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Sci-News Roundup May 18 - May 24, 2024

General Interest  Cosmos   Innovation   Health  Nature  Environment  Climate

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Recent and Upcoming Events

Mar 19 Biodiversity in the Sixth Mass Extinction (Belmont Media Ctr video)

Apr 23 How Effective Are Vitamin D Supplements? (Belmont Media Ctr video)

May 06 Kingdom of Play (Forum Network webinar video)

May 14 Our Expanding Universe: The DESI Project's First Results FN webinar video

June 11 The Battle for the Future of Food (Forum Network webinar)

June 18 New Directions in Particle Physics (Forum Network webinar)


Found at Last: Long-Lost Branch of the Nile That Ran by the Pyramids

Nature, May 16, 2024

Geological survey reveals the remains of a major waterway that ancient Egyptian builders could have used to transport materials.

What Is Pasteurization? A Dairy Expert Explains How It Protects Against Food-Borne Illness, Including Avian Flu

The Conversation, May 17, 2024

The heating process, which became known as pasteurization, was adopted in the U.S. prior to World War II, at a time when milk was responsible for 25% of all U.S. outbreaks of food-borne illnesses.

Strangely Curved Shapes Break 50-Year-Old Geometry Conjecture

Quanta, May 14, 2024

Mathematicians have disproved a major conjecture about the relationship between curvature and shape.

What Was the Importance of the Dragon in Early Medieval England?

The Collector, May 17, 2024

Dragons were prevalent beasts in early medieval art and literature. They signified cunning, greed, and power, and were occasionally even representative of the devil.

Did Earth’s Multicellular Life Depend on Plate Tectonics?

Universe Today, May 18, 2024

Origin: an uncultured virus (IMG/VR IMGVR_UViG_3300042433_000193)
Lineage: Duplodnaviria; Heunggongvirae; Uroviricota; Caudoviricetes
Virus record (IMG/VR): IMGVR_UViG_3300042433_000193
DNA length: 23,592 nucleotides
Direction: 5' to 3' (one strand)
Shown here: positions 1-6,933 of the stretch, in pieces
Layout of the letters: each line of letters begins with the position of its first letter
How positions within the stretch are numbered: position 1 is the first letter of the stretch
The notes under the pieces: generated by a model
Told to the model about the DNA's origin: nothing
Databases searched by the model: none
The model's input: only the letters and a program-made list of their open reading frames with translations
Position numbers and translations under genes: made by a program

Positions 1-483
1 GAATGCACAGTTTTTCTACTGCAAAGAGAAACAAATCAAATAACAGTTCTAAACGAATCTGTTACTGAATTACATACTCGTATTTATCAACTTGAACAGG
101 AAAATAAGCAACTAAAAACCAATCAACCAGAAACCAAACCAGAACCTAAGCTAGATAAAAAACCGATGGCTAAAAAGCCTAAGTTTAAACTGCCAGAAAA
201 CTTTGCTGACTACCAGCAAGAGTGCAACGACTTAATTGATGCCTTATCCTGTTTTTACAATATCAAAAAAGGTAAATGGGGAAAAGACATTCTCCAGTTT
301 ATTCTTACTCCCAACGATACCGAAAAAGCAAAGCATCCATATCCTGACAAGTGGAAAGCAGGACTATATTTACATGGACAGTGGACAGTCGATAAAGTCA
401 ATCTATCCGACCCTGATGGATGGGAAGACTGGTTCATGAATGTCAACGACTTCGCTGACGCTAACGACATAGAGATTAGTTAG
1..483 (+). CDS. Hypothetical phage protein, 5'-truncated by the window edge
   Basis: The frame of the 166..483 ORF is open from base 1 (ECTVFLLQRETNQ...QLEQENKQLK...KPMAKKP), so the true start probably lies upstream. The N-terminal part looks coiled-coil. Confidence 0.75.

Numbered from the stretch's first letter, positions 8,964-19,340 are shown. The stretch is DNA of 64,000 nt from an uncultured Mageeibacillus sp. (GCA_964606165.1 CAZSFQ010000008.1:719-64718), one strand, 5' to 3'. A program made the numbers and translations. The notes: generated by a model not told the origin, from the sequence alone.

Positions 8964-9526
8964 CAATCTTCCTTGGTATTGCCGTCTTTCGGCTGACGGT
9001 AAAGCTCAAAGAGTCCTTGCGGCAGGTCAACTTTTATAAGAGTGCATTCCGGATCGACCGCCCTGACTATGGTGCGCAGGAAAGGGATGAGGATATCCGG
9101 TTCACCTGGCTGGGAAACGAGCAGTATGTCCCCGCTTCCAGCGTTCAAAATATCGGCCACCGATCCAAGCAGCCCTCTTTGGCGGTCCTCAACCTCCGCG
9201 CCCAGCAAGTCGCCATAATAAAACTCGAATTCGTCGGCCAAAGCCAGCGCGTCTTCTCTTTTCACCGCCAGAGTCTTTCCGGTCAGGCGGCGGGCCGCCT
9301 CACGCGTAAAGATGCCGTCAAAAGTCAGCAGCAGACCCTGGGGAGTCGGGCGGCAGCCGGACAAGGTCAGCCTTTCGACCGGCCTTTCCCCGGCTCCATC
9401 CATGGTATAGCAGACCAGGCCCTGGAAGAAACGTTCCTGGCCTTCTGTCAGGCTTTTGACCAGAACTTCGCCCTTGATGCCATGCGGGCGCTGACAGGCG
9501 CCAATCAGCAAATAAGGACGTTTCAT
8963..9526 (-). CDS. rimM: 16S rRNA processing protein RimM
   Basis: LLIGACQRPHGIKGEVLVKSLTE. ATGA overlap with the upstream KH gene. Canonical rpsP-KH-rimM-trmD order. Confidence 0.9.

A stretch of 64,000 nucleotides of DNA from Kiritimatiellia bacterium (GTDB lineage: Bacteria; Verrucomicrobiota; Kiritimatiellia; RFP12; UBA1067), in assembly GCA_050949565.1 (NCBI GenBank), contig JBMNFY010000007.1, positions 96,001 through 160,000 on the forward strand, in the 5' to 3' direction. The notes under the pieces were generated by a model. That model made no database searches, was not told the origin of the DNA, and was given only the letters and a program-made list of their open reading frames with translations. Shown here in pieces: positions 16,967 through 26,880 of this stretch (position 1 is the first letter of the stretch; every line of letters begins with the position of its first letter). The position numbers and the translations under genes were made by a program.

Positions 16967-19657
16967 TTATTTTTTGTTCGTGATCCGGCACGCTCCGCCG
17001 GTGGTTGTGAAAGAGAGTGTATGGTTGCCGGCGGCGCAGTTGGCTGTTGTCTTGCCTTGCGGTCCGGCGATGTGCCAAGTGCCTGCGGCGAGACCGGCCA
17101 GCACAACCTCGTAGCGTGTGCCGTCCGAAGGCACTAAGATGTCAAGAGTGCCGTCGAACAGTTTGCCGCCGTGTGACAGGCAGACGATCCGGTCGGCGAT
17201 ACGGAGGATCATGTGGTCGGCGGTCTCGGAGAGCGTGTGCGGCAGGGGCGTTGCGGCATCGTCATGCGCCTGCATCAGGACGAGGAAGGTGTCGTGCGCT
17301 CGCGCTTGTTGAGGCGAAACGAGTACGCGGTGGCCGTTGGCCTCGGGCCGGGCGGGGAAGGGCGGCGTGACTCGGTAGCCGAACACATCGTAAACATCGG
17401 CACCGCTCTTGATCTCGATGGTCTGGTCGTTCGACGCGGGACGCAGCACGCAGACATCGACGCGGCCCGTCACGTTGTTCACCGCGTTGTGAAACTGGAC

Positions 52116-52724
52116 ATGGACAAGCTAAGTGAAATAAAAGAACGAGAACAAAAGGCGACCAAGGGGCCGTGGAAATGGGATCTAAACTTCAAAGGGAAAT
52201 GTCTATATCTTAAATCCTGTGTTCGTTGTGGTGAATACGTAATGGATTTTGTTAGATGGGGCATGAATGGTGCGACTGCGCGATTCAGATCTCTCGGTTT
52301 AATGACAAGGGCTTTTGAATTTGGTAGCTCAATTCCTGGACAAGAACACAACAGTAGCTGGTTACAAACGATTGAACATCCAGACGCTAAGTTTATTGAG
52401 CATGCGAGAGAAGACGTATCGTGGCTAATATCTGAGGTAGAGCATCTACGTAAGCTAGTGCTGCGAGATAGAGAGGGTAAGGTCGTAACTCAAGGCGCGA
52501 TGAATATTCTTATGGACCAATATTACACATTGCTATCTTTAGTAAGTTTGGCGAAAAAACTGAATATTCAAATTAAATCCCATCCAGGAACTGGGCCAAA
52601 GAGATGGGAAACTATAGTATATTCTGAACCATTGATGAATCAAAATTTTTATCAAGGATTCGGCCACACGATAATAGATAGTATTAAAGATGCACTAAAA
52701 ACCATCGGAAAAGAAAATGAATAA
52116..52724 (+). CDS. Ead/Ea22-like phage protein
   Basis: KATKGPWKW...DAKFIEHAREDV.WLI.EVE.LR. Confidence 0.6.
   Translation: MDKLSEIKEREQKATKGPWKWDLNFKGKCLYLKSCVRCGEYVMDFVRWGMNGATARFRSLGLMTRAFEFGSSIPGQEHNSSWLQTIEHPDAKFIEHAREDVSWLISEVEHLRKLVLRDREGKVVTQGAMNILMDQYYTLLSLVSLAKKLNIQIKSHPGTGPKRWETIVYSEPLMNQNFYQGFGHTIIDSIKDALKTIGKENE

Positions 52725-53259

How did complex life emerge and evolve on the Earth and what does this mean for finding life beyond Earth? This is what a recent study published in Nature hopes to address as a pair of researchers investigated how plate tectonics, oceans, and continents are responsible for the emergence and evolution of complex life across our planet.


A New Theory of Quantum Gravity Could Explain the Biggest Puzzle in Cosmology, Study Suggests

Live Science, May 19, 2024

A new theory of quantum gravity, which attempts to unite quantum physics with Einstein's relativity, could help solve the puzzle of the universe's expansion, a theoretical paper suggests.

What Is a Galaxy? All You Need to Know about Galaxies

EarthSky, May 21, 2024

Galaxies are the building blocks of our universe. Their distribution isn’t random, as one might suppose. Instead, galaxies reside along unimaginably long filaments across the universe, forming a cosmic web of star cities.

The Strongest Solar Storm in 20 Years Did Little Damage, but Worse Space Weather Is Coming

Scientific American, May 16, 2024

Years of careful planning helped safeguard against last weekend’s severe space weather, but we still don’t know how we’d cope with a monster event.

Science Made Simple: What Are Electrons?

Sci-Tech Daily, May 21, 2024

The electron is a subatomic particle that is present in all atoms. Unlike protons, neutrons, or the nuclei of atoms, electrons are elementary particles. This means they are not composed of even smaller particles. Also unlike protons and neutrons, electrons have essentially no mass.   

Blue Origin Flies Thrill-Seekers to Space, Including Oldest Astronaut

Phys.Org, May 19, 2024

After a nearly two-year hiatus, Blue Origin flew adventurers to space on Sunday, including a former Air Force pilot who was denied the chance to be the United States' first Black astronaut decades ago.